Matt Haimovitz

Anthem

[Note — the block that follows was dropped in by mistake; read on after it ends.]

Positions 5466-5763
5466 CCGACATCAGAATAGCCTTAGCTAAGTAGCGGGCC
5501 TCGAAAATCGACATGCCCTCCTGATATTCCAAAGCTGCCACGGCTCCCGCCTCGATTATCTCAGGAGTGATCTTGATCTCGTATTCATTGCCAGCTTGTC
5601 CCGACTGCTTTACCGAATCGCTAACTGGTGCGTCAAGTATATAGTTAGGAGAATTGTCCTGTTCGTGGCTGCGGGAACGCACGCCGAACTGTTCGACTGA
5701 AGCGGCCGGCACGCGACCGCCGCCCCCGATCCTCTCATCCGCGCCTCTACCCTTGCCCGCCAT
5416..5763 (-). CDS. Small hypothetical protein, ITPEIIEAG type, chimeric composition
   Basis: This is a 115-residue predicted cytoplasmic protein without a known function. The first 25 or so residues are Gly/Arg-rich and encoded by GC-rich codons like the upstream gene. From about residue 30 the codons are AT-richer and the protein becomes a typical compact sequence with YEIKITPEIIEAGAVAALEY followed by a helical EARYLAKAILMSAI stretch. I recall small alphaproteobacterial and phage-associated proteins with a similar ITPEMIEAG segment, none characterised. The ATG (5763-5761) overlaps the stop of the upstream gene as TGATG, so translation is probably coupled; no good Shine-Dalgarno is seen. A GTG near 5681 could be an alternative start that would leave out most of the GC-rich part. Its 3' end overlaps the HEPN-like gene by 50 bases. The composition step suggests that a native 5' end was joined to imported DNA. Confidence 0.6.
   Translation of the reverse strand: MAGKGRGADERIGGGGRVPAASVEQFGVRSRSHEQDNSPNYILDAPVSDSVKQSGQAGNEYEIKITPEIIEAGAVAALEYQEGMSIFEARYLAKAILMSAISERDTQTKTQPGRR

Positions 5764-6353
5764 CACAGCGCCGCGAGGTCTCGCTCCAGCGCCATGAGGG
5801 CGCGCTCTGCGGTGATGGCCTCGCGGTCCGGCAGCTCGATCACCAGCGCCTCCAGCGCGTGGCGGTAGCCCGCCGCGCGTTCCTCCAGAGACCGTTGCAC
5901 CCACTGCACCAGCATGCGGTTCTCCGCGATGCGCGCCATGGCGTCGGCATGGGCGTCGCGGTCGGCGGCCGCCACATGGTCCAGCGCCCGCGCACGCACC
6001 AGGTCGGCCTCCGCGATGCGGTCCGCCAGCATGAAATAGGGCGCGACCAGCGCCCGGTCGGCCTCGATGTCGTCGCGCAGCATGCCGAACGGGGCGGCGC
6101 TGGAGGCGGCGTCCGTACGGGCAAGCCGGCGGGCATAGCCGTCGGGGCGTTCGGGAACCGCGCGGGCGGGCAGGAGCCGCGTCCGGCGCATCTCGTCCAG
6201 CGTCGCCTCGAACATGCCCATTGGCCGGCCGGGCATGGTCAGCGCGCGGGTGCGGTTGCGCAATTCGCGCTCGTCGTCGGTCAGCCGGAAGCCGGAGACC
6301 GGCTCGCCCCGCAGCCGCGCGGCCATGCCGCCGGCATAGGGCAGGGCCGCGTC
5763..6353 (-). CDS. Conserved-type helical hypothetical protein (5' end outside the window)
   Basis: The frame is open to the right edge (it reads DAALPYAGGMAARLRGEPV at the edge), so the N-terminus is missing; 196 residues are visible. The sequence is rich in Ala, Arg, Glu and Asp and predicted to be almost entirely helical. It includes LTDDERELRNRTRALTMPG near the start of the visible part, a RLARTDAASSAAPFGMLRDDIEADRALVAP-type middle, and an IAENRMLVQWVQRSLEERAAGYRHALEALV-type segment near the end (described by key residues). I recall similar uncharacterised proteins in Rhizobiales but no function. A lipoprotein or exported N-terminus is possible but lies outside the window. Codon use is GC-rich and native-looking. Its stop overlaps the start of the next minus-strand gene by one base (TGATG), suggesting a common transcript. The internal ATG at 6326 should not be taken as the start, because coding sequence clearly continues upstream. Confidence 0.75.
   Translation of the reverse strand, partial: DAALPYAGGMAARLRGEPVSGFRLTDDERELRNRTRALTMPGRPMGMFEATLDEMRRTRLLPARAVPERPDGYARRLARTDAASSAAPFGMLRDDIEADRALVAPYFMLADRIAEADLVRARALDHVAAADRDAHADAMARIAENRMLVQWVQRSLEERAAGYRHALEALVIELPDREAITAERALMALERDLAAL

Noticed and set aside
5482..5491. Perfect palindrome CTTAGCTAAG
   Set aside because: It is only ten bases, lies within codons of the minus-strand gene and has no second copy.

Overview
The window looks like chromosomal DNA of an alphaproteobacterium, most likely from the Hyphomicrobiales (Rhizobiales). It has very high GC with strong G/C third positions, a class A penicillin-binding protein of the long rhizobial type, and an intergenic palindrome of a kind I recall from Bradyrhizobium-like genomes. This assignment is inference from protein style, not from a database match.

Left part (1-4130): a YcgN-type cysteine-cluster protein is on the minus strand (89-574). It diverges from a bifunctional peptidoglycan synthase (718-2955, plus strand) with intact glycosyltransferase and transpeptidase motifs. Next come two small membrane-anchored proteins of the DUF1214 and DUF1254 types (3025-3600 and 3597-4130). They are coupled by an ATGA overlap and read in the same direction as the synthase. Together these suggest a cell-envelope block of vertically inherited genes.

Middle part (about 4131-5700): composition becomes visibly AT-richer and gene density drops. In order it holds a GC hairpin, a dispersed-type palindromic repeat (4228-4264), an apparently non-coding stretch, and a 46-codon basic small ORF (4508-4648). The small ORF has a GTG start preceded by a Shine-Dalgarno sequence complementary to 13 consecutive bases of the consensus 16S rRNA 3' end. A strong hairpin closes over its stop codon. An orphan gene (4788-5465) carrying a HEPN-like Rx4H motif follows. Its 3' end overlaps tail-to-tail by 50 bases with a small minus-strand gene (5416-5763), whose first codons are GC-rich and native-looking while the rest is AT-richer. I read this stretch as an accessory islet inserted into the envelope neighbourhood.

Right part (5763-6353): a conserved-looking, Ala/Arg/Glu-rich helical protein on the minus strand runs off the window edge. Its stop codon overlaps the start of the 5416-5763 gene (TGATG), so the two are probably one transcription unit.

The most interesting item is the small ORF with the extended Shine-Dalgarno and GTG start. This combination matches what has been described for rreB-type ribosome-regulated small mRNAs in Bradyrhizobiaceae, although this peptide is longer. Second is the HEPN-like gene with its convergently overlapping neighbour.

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In the liner notes for this album, the immensely talented cellist Matt Haimovitz describes it as "my celebration of American music through the lens of the solo cello." True, but one is tempted to add that Haimovitz's electrifying performance is an apotheosis of the cello itself. For example, in the unsettling, but strangely engaging cacophony of his version of Jimi Hendrix's "Star Spangled Banner," Haimovitz delves deep into the the sonic world of his instrument, unearthing, so to speak, sounds, sonic shards, and enigmatic voices that almost seem alien to the cello. While the listener may feel alienated by certain sonic spaces that Haimovitz discovers and shares with his audience, this disc remains a rich, fascinating, and truly multidimensional view of the cello's sonic potential. Despite his interest in unusual sonic effects, which seemingly transcend the cello's natural domain, Haimovitz is, above all, the quintessential cellist. Presented as a showcase of American music, this album nevertheless includes music by Argentine composer Osvaldo Golijov. Omaramor, an intriguing, passionate, and finely textured piece is played by Haimovitz with extraordinary energy and finesse. Another highlight of this album, which also includes music by Lou Harrison, Luna Pearl Woolf, Robert Stern, Augusta Read Thomas, and Toby Twining, is Haimovitz's rendition of Tod Machover's With Dadji in Paradise. In this extraordinary sound-dream, replete with sonic manifestations that include whirlpools of sound and barely perceptible acoustic suggestions, Haimovitz navigates the music's strange labyrinths with supreme assurance and artistic authority.

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